# Continuous standard load (mA) 0.2 seems really low.

Discussion in 'General Electronics Chat' started by RyanD, Feb 11, 2010.

1. ### RyanD Thread Starter Member

Jan 14, 2010
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0
I'm trying to power a very small circuit so I'm looking into coin batteries but they do not seem to be able to put out that much of a load. I mean, looking at that I would appear that I couldn't even light an LED since they require 20ma. Am I looking at this right, how to circuits use these if they provide such a small amount of continuous load?

2. ### MikeML AAC Fanatic!

Oct 2, 2009
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Coin cells will supply much more than 0.2mA; just not for very long!

3. ### Wendy Moderator

Mar 24, 2008
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2,540
The reason it can't light an LED is voltage, while LEDs require current to light up you must exceed their forward dropping voltage Vf.

Try 2 or 3 coin cells stacked on the LED, and be prepared for the LED to possibly blow.

LEDs, 555s, Flashers, and Light Chasers

4. ### RyanD Thread Starter Member

Jan 14, 2010
30
0
I want it to power a 555 and when the timer runs out(every 2 minutes or so) blink the led. Would something like this work, I tried finding what was required to run the 555 but there are so many numbers in that sheet I got lost. Here is the battery I'm looking at.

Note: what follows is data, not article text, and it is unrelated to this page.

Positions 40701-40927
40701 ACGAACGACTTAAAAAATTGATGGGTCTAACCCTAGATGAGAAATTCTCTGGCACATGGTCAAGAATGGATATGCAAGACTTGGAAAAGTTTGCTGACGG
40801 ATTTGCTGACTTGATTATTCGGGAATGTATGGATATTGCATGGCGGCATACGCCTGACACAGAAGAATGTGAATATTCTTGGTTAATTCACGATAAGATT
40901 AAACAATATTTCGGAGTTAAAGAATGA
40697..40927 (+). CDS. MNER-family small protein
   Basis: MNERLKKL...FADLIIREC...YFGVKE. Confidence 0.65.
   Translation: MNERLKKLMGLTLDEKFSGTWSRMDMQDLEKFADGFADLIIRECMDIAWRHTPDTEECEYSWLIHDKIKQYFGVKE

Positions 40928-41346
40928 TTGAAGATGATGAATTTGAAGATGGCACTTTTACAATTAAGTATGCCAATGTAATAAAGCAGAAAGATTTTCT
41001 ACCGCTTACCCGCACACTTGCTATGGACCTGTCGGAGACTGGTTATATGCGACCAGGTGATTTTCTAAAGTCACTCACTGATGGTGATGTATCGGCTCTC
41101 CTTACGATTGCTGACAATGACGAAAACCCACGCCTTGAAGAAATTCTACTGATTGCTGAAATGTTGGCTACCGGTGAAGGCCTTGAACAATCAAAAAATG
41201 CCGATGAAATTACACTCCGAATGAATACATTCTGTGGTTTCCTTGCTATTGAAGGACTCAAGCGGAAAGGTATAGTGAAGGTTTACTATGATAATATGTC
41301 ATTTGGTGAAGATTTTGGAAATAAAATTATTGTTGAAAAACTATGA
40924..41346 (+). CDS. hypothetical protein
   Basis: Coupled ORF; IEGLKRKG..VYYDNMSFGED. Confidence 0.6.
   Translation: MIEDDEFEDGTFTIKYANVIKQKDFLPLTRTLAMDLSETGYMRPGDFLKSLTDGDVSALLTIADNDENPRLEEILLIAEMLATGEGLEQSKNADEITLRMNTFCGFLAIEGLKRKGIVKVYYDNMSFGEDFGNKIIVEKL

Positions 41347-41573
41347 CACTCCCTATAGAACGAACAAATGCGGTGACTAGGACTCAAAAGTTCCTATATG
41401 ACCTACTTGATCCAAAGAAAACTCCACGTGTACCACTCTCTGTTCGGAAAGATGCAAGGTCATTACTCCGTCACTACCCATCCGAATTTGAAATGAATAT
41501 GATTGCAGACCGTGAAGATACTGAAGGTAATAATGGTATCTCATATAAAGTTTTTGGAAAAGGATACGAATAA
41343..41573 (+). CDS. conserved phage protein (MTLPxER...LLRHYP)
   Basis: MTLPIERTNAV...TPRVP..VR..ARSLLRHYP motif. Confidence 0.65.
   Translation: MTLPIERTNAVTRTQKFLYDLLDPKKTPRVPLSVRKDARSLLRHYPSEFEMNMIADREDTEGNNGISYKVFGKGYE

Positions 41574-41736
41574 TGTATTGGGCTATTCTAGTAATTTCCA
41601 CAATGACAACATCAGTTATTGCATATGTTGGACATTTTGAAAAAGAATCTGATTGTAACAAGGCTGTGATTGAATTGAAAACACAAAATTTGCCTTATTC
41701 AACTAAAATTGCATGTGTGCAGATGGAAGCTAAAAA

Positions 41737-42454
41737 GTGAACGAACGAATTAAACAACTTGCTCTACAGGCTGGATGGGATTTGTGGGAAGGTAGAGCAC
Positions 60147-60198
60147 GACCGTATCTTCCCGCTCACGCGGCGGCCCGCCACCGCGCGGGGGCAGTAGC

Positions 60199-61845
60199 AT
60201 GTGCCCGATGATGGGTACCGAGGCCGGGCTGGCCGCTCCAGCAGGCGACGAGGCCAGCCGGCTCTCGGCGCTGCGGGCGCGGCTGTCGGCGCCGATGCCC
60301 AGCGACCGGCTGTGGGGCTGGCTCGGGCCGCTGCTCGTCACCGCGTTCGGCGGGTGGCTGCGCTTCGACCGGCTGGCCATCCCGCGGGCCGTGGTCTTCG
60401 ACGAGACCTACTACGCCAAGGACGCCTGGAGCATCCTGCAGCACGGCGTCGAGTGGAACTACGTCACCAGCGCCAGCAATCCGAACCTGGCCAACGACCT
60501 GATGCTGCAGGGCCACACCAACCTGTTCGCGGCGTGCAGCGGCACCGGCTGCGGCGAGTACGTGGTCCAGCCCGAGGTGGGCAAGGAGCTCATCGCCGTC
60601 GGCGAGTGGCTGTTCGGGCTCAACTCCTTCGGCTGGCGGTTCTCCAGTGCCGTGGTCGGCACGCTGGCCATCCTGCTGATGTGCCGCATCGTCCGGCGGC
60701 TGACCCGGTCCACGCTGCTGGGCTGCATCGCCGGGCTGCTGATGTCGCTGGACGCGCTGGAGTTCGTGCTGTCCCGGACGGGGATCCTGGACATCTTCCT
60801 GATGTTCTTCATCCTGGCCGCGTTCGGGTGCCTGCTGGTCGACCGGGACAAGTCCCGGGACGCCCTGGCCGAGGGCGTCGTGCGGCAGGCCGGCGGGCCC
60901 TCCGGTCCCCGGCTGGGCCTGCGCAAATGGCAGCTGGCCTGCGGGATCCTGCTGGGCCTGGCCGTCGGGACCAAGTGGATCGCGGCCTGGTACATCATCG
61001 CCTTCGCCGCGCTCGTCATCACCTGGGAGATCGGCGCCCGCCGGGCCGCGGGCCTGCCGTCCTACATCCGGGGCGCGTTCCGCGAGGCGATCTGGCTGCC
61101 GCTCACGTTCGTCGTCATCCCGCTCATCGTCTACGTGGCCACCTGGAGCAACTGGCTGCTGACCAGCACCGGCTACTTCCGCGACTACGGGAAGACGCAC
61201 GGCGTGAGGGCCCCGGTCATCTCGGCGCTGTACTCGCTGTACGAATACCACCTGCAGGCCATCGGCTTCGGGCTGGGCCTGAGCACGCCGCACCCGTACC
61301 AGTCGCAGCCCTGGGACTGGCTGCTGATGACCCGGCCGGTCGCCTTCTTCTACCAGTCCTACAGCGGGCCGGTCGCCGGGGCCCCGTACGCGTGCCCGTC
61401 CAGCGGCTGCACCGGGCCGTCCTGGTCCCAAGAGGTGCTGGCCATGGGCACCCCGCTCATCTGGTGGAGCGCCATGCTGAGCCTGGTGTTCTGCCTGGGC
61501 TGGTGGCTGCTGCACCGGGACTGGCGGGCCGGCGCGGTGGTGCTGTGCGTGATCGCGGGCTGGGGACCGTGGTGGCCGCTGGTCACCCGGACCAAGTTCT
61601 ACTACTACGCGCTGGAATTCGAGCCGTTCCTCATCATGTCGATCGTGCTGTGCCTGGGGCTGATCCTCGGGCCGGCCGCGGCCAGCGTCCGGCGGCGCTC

http://datasheet.octopart.com/CR2032-Panasonic-datasheet-48591.pdf

Mar 24, 2008
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6. ### RyanD Thread Starter Member

Jan 14, 2010
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Thanks for the tutorials but those don't help me answer my question if the coin battery could power something like this. In your project you're using two AAA batteries which would easily power it.

7. ### Audioguru New Member

Dec 20, 2007
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896
An ordinary 555 has a minimum supply voltage of 4.5V and uses a supply current of 3mA to 6mA when it is doing nothing. With a 4.5V supply its output high voltage is only 2.5V.
The tiny battery cell is only 3V when it is new with no load and its standard current is only 0.3mA. It cannot power your circuit.
Your LED needs 3.5V if it is white or blue at 25mA to be fairly bright.

LED keychain lights use three 1.5V button alkaline cells in series (4.5V). They cannot provide much current so their internal resistance limits the current to about 20mA when the cells are new. They can shine for about 3 minutes continuously but are dimming slowly the entire time.

I have two chaser projects that use 74HCxxxx high speed Cmos logic ICs to blink LEDs very brightly for months. One is powered from two AA alkaline cells and the red 1.8V LEDs still blink when their total voltage has dropped to only 1.5V. At only 1.5V the red 1.8V LEDs are not bright but the circuit is still operating.

8. ### Wendy Moderator

Mar 24, 2008
20,772
2,540
You are quibbling about batteries, when you ought to be reading, or do you think 3V from coin cells is somehow different than from AAA batteries?

These project are designed for extra low current for long life, which is exactly what you were asking for. They will work where a conventional 555 circuit won't.

Last edited: Feb 11, 2010
9. ### hgmjr Moderator

Jan 28, 2005
9,030
214
Be aware that the 555 comes in two flavors. There are bipolar versions and CMOS versions. Since you will be using battery power, you will need to make sure that you purchase the CMOS version.

If you have any doubt about the correct part number, be sure to have someone here to confirm that you have chosen correctly before you commit your hard earned dollars.

hgmjr